International Journal of Nephrology

International Journal of Nephrology / 2012 / Article
Special Issue

Proteinuria: From Molecular to Clinical Applications in Glomerulonephritis

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Review Article | Open Access

Volume 2012 |Article ID 546039 |

Jorge E. Toblli, P. Bevione, F. Di Gennaro, L. Madalena, G. Cao, M. Angerosa, "Understanding the Mechanisms of Proteinuria: Therapeutic Implications", International Journal of Nephrology, vol. 2012, Article ID 546039, 13 pages, 2012.

Understanding the Mechanisms of Proteinuria: Therapeutic Implications

Academic Editor: Claudio Bazzi
Received28 Feb 2012
Accepted30 Apr 2012
Published05 Jul 2012


A large body of evidence indicates that proteinuria is a strong predictor of morbidity, a cause of inflammation, oxidative stress and progression of chronic kidney disease, and development of cardiovascular disease. The processes that lead to proteinuria are complex and involve factors such as glomerular hemodynamic, tubular absorption, and diffusion gradients. Alterations in various different molecular pathways and interactions may lead to the identical clinical end points of proteinuria and chronic kidney disease. Glomerular diseases include a wide range of immune and nonimmune insults that may target and thus damage some components of the glomerular filtration barrier. In many of these conditions, the renal visceral epithelial cell (podocyte) responds to injury along defined pathways, which may explain the resultant clinical and histological changes. The recent discovery of the molecular components of the slit diaphragm, specialized structure of podocyte-podocyte interaction, has been a major breakthrough in understanding the crucial role of the epithelial layer of the glomerular barrier and the pathogenesis of proteinuria. Thispaper provides an overview and update on the structure and function of the glomerular filtration barrier and the pathogenesis of proteinuria, highlighting the role of the podocyte in this setting. In addition, current antiproteinuric therapeutic approaches are briefly commented.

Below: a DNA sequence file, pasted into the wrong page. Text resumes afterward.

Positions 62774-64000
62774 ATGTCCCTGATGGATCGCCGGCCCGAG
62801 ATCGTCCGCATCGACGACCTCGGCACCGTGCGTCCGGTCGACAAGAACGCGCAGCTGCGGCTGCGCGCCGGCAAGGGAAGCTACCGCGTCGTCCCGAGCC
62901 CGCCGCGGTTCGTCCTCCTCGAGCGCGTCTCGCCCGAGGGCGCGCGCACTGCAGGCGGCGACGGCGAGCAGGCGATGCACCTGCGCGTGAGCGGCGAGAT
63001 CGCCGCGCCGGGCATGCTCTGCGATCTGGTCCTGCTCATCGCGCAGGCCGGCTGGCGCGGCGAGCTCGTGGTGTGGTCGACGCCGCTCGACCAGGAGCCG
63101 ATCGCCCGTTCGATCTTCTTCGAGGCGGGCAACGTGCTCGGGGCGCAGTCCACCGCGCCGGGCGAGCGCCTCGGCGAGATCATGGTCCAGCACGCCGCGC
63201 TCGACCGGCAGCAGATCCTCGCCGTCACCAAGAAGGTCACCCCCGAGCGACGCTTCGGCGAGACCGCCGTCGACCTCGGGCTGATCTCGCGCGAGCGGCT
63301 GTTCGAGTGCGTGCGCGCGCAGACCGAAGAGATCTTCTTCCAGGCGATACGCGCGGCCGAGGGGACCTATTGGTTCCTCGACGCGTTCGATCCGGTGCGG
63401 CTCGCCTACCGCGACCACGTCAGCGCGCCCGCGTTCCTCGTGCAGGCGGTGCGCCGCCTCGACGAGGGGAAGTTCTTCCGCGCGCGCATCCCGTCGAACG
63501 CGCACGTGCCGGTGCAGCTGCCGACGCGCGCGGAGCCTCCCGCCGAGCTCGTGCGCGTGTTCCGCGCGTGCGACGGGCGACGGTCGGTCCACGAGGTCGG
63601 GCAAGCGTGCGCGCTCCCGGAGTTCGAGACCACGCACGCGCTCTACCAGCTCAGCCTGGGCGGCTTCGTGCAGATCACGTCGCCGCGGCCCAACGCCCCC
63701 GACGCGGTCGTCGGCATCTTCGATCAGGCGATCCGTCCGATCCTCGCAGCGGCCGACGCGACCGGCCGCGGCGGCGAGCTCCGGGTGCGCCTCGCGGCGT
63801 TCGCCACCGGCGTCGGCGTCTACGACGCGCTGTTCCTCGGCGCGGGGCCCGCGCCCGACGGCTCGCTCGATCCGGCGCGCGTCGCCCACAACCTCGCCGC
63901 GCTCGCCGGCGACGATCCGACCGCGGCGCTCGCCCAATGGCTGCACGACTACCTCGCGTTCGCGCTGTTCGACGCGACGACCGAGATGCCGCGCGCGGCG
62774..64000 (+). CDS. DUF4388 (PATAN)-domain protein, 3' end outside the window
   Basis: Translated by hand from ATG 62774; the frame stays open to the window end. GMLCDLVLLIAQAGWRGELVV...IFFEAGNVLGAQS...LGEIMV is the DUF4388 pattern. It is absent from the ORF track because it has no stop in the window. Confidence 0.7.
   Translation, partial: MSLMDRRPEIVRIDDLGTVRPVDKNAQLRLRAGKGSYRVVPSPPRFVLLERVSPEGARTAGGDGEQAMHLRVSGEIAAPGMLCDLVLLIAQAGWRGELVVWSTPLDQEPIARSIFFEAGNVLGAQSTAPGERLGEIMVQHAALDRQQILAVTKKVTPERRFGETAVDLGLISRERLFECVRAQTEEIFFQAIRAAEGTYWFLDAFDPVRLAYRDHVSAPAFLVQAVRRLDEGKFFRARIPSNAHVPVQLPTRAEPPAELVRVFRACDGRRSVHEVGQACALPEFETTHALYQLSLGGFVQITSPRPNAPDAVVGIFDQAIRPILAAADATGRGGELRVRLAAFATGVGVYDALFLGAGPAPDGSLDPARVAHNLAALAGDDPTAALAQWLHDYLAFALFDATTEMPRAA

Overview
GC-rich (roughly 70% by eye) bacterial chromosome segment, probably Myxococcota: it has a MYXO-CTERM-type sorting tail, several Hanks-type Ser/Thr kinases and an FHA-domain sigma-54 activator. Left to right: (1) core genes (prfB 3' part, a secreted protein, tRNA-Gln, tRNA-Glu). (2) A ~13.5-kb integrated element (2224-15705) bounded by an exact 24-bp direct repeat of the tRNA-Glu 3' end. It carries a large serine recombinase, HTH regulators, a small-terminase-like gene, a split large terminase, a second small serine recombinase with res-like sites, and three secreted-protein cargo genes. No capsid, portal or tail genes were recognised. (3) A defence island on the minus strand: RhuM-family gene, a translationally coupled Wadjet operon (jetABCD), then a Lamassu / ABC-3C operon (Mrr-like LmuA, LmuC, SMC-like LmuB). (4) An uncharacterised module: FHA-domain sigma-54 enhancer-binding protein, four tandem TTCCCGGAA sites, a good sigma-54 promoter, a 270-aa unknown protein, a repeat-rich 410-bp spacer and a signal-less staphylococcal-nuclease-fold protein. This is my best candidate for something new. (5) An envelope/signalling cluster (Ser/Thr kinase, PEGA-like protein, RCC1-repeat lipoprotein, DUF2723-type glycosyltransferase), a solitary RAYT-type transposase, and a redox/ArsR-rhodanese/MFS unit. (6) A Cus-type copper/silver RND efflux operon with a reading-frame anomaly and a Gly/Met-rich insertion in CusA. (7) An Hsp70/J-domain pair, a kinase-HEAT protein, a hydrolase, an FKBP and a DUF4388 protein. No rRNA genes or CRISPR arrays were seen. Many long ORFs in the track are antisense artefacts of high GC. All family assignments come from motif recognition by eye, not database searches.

1. Introduction

Proteinuria is considered a major healthcare problem that affects several hundred million people worldwide. In addition, proteinuria is a sensitive marker for progressive renal dysfunction and it is considered an independent risk factor for cardiovascular (CV) morbidity and mortality [1].

Furthermore, it is widely accepted that microalbuminuria (albumin urinary excretion of 30 mg–300 mg/day) is the earliest clue about the renal involvement of diabetes, obesity, and the metabolic syndrome. Interestingly, while microalbuminuria is more predictive of reaching CV end points than kidney end points, macroalbuminuria (total protein urinary excretion >500 mg/day) has been demonstrated to be more associated with reaching kidney end points [2].

However, microalbuminuria can often progress to overt proteinuria leading 10–50% of the patients to end-stage kidney disease development, ultimately requiring dialysis or transplantation. Of similar importance is the observation that even levels of albumin under the microalbuminuria threshold (so-called ‘‘high normal’’) are associated with an increased risk for CV outcomes [3]. Therefore, a reduction or prevention of protein urine excretion is highly desirable.